On May 31, Minister Xu Xueyuan attended "Celebrating Asian Pacific American Heritage Month 2021 Fireside Chats" organized by National China Garden Foundation. Minister Xu shared with the audience her career experience of becoming a diplomat, and answered questions on China-US relations and the importance of the China Garden project.
In her remarks, Minister Xu said that choosing to join the Ministry of Foreign Affairs of China was out of her belief that at the government level, individuals can play their part in the development of state-to-state relations. Ever since then, she had been committed to working for her country and she believes that the interests of one country can be upheld by promoting the common interests of all countries.
Minister Xu recalled some memorable moments during her tenure as Minister of the Chinese Embassy. One of them was on July 24, 2020, when the Chinese Consulate-general in Houston was closed at the unilateral and outrageous requirement of the US side. That was a darkest moment of the US administration's China policy and a senseless act out of its inability to manage the China-US relationship, which is the most important bilateral relationship in the world. We Chinese believe that it would be impolite not to return "favors". As a response, the Chinese government had to reciprocally shut down the US Consulate-general in Chengdu. It is most unfortunate that America's behavior hurt the interests of both the Chinese and American people and led to a lose-lose outcome. But at the same time, while experiencing the ups and downs in China-US relations, Minister Xu said that she always has in mind two lines in a poem: "In the steep sky cold waves are swiftly sweeping by; On the vast earth warm winds gradually growing high". She recalled her talks with ordinary Americans and subnational government officials during her visits to American states and cities, who gave her great confidence and strength. In South Carolina, local officials told her, "Don't listen to what the politicians say in Washington DC. Listen to us. We are the real America". In Missouri, researchers said in a celebration of Edgar Snow's life and his book 'Red Star over China', "a US journalist could change the world's opinion when he wrote true stories about the Communist Party of China". In Iowa, farmers and ranchers commented, "We don't want politics standing between the US and China. We want to do business with China"; In Utah, pupils participating in English and Chinese immersion language programs told her, "The reason why we learn Chinese is that we'll be able to make friends with 1.4 billion people". In Texas, when Chinese diplomats of the closed Consulate-general in Houston were to board the flight back to China, CBP officials at George Bush International Airport said to them, "Please come back as soon as possible." These are all memorable moments.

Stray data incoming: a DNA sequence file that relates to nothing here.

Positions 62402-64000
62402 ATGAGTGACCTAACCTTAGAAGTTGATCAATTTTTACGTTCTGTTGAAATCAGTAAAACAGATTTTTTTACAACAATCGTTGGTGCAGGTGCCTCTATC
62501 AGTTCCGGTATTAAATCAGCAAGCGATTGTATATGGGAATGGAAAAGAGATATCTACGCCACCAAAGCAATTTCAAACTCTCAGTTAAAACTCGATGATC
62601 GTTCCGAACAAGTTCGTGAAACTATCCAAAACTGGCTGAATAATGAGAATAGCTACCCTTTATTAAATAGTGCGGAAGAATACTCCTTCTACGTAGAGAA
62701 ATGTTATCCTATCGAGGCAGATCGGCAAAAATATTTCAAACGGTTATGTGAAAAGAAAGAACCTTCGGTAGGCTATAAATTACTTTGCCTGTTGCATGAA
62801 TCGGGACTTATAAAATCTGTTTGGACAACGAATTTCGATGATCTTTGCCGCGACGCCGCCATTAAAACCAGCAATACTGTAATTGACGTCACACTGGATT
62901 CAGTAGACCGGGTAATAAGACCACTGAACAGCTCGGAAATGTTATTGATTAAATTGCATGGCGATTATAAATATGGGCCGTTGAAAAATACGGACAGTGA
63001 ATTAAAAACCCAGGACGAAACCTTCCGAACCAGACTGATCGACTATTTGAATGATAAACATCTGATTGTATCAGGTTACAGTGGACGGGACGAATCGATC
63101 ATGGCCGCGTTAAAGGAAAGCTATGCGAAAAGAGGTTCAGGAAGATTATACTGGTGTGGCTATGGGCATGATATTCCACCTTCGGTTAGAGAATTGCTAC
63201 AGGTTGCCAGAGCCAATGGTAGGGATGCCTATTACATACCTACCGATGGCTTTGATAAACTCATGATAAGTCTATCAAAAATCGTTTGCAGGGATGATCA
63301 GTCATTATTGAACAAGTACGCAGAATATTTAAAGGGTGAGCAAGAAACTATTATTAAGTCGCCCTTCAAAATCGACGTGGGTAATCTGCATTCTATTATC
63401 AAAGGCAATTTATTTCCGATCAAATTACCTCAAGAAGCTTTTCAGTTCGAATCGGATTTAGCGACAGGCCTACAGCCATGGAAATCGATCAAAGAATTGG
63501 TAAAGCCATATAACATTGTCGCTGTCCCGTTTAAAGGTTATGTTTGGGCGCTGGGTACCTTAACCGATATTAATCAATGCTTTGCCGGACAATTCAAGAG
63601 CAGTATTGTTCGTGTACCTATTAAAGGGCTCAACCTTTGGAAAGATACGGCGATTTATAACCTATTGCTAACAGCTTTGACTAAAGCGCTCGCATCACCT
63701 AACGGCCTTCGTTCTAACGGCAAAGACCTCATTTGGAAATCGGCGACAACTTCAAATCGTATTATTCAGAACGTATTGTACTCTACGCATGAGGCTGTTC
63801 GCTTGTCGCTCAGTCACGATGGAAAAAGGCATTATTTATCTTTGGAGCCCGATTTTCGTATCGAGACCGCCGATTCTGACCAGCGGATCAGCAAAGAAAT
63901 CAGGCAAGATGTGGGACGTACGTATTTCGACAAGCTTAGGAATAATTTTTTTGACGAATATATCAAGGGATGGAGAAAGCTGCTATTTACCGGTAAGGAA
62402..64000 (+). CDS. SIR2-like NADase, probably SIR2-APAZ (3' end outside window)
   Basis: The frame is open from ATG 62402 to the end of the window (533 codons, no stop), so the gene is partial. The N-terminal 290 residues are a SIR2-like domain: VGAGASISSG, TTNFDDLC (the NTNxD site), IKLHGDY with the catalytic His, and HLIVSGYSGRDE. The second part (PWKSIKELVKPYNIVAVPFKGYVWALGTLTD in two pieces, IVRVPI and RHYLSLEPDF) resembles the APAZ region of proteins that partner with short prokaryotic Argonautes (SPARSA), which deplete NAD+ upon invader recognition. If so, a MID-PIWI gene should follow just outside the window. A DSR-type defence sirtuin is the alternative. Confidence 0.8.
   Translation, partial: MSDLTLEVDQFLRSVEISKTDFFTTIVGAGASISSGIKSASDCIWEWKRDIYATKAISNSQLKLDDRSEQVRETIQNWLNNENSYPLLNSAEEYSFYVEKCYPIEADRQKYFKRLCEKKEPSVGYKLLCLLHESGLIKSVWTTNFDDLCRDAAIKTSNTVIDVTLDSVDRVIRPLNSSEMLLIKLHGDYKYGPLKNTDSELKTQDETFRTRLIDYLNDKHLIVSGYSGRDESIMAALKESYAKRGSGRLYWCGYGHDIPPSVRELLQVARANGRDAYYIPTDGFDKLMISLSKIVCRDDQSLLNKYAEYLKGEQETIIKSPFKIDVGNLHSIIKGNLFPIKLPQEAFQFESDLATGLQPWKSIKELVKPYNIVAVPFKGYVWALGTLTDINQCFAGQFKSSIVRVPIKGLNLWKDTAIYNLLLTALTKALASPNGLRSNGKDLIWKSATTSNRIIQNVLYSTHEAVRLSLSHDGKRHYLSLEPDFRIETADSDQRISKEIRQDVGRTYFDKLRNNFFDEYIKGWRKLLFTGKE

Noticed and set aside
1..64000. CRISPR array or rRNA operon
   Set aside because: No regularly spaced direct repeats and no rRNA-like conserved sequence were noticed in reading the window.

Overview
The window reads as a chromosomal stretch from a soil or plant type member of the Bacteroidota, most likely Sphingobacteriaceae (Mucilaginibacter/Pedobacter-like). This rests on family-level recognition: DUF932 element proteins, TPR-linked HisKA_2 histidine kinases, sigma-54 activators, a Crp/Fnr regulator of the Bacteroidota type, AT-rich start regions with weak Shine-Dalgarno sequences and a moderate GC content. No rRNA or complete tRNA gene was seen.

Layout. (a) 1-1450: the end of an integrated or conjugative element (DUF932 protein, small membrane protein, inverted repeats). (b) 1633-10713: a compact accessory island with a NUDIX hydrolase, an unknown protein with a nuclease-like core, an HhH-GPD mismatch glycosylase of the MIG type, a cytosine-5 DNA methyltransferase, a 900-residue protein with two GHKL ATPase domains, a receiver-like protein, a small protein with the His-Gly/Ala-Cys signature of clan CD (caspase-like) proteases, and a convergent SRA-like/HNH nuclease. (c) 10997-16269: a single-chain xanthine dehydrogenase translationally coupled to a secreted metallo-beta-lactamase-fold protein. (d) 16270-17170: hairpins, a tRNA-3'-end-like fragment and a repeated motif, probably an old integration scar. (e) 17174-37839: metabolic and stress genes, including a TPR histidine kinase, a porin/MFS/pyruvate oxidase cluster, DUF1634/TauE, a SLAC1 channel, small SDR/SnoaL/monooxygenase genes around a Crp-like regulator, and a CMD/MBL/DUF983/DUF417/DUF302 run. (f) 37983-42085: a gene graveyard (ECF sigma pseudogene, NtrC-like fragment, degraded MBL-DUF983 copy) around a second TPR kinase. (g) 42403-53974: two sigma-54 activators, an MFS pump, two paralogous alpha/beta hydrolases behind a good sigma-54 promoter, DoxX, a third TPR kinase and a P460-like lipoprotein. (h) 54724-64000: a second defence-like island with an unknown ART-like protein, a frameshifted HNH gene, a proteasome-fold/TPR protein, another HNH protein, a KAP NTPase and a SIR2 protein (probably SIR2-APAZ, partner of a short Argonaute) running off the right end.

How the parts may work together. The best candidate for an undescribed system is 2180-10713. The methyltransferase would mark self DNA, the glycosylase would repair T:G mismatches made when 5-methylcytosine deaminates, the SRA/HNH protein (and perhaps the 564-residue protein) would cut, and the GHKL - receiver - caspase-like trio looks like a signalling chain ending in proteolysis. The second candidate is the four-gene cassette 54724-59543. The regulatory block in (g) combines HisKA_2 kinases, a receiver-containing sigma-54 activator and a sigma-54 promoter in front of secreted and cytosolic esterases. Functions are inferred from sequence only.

Minister Xu pointed out that at this special time, more efforts are needed than ever before to build mutual understanding between China and the US. A China Garden in the capital of the United States can be an excellent site to promote the relationship. It could be a 'Chinese Corner' for students to gather and practice the Chinese language, for Chinese Americans to revisit their roots, for tourists to appreciate the unique oriental beauty, for researchers to study the Chinese garden ideas, and more broadly, for the American society to know the Chinese philosophy on man and nature, on home and society, on citizens' responsibilities and government's roles, on how the ancient wisdom of harmony and unity has impacted the Chinese government's governance at home and foreign policy abroad.
Minister Xu referred to the venue of the event at her closing remarks: the Embassy garden. The garden is a small part of the Chinese Embassy chancery, a masterwork designed by I. M. Pei, a world-renowned Chinese American architect. The design of the Embassy seamlessly melds the East and the West as a symbol of enduring relations and a shared future. She can imagine how painful it must be for Mr. Pei to blend the ancient Chinese tradition into modern architectural concept of the West. But he proved that when well designed and delivered, it can be done perfectly.
"Celebrating Asian Pacific American Heritage Month 2021 Fireside Chats" was hosted by National China Garden Foundation to celebrate the Asian Pacific American Heritage Month. Guests attending the event included Suriname Ambassador to the United States Niermala Badrisin, President of Asianweek Database Project Teddy Fang, President of the University of District of Columbia Ronald Mason Jr., Maryland State Senator Clarence Lam, Maryland State Delegate Lily Qi. The event was broadcast live and then replayed on NCGF's website and other social media channels.